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    Joshua B Gurtler · Rebecca B Rivera · Howard Q Zhang · David J Geveke ·
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    ABSTRACT: Pulsed electric field (PEF) technology has been used for the inactivation of microorganisms and to prevent flavor loss in liquid foods and beverages in place of thermal pasteurization. When used to pasteurize orange juice, PEF may prevent loss of volatile sensory attributes. Enterohemorrhagic E. coli O157:H7 (EHEC), two strains of Salmonella Typhimurium, and twenty strains of non-pathogenic bacteria were screened for inactivation in orange juice by PEF at 22 and 20kV/cm at 45 and 55 degrees C, respectively. Higher populations of both salmonellae were inactivated (2.81 and 3.54 log CFU/ml) at 55 degrees C, in comparison with the reduction of EHEC (2.22 log). When tested under the same conditions, inactivation of EHEC was slightly greater than that of a non-pathogenic E. coli (NPEC) ATCC 35218 (2.02 log). NPEC was further tested as a surrogate for EHEC by comparing inactivation kinetics at 45, 50 and 55 degrees C at field strengths of between 7.86 and 32.55kV/cm. Statistical comparison of revealed that EHEC and NPEC inactivation curves were homogeneous at outlet temperatures of 45 and 50 degrees C; however, EHEC was slightly more sensitive to PEF than the surrogate NPEC at 55 degrees C. The higher PEF resistance of non-pathogenic E. coli 35218 at 55 degrees C may provide a desirable margin of safety when used in pilot plant challenge studies in place of E. coli O157:H7.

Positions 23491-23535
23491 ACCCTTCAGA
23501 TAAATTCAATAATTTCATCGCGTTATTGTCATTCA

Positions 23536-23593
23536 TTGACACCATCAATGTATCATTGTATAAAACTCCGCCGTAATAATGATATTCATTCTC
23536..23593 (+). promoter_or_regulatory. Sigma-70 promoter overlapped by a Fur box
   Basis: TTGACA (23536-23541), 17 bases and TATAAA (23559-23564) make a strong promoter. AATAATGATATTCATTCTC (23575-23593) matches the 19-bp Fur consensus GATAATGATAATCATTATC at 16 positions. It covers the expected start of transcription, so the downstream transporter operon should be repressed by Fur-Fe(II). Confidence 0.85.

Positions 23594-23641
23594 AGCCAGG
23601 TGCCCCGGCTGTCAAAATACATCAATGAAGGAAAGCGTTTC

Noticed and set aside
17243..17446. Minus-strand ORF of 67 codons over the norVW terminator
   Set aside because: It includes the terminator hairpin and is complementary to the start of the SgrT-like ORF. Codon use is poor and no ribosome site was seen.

International journal of food microbiology 02/2010; 139(1-2):1-8. DOI:10.1016/j.ijfoodmicro.2010.02.023 · 3.08 Impact Factor
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    Hyun-Gyun Yuk · David J Geveke · Howard Q Zhang · Tony Z. Jin ·